Spanish PM to visit Dublin for peace process help
MADRID, Mar 25 (Reuters) Spanish Prime Minister Jose Luis Rodriguez Zapatero will visit Dublin within weeks to see what he can learn from the Irish peace process after the Basque separatist group ETA's ceasefire declaration.
He has accepted an invitation from his Irish counterpart Bertie Ahern and will probably go in April, a Spanish government spokeswoman said today.
Zapatero is keen not to let momentum slip after the ETA guerrillas' declaration this week raised hopes of an end to their 38-year armed campaign, in which they have killed some 850 people.
Yesteray, the first day of the truce, Zapatero said he would ask Spain's parliament to approve plans to initiate contacts with ETA before the summer.
ETA has called ceasefires before, but this is the first it has described as ''permanent'' rather than ''unlimited'' or ''partial''.
In a press conference in Brussels on Friday, Zapatero singled out Britain and Ireland for their ''extremely useful'' contribution to the process in the Basque Country.
Today's El Mundo newspaper said Zapatero had met British Prime Minister Tony Blair twice during his two-year premiership specifically to discuss lessons from the Irish peace process.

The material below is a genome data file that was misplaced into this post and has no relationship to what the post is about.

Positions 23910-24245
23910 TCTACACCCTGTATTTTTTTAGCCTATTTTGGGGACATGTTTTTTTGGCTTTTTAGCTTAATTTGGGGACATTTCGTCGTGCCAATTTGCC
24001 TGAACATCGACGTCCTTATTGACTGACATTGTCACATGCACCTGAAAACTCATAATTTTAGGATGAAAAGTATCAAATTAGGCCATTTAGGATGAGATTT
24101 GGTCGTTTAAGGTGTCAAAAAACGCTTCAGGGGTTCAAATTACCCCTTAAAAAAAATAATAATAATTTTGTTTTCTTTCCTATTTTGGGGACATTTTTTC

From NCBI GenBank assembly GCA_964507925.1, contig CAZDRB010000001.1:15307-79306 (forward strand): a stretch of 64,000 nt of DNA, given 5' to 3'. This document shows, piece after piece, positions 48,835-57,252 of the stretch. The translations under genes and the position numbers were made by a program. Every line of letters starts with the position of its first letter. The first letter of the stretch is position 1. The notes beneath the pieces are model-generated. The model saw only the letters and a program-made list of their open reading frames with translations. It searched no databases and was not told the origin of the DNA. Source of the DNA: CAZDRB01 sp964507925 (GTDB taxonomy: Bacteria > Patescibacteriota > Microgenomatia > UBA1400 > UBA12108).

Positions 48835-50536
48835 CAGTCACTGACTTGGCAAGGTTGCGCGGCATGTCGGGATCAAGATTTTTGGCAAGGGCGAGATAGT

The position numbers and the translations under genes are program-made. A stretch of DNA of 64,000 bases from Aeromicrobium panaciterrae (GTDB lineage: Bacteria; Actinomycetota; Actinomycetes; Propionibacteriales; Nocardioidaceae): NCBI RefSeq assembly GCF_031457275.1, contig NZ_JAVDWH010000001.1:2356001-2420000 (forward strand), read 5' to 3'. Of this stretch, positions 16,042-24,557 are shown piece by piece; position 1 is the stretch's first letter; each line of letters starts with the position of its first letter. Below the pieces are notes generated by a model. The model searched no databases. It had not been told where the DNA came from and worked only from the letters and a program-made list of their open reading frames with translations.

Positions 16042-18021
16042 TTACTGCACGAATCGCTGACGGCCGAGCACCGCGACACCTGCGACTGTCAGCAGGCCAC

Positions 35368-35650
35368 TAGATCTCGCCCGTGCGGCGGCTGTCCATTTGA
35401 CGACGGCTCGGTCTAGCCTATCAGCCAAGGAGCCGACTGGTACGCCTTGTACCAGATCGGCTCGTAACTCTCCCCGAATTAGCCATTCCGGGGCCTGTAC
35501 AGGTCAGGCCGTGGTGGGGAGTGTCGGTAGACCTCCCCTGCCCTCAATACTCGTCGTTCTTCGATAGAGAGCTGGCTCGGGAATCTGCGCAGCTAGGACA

The spokeswoman said Blair and Zapatero were likely to talk again informally but there were no plans for them to meet.
Yesterday, Irish Roman Catholic priest Alec Reid, who has been heavily involved in the peace process in Northern Ireland, said he had been talking to figures in the Basque Country for around four years.
''ETA isn't the problem,'' he told Reuters in the Basque city of Bilbao. ''The problem is you don't have a culture of dialogue and therefore of democracy.
''For them (Spaniards), dialogue is me trying to persuade you that I'm right.'' On Wednesday, Gerry Adams, leader of the Northern Irish republican party Sinn Fein, political ally of the Irish Republican Army guerrillas, urged the Spanish government to halt the trial of Arnaldo Otegi. Otegi is the leader of Batasuna, which is widely viewed as the political wing of ETA.
Otegi is due to appear in court next week and is likely to be jailed for breaking bail terms.
Although trust is still lacking at a political level between Northern Ireland's rival communities, the province has enjoyed unprecedented calm since ceasefires by the IRA and pro-British Protestant guerrillas paved the way for an historic peace deal to be signed in 1998.
Parallels between the conflict in the Basque Country and the one in Northern Ireland have long since been noted. Both exploded into life in the late 1960s and involved armed campaigns against state forces.
But there are many differences too.
Batasuna has never enjoyed the level of popular support that Sinn Fein commands in Northern Ireland and there is no equivalent in the Basque Country of the sectarian strife that plagued the British-ruled province for decades.
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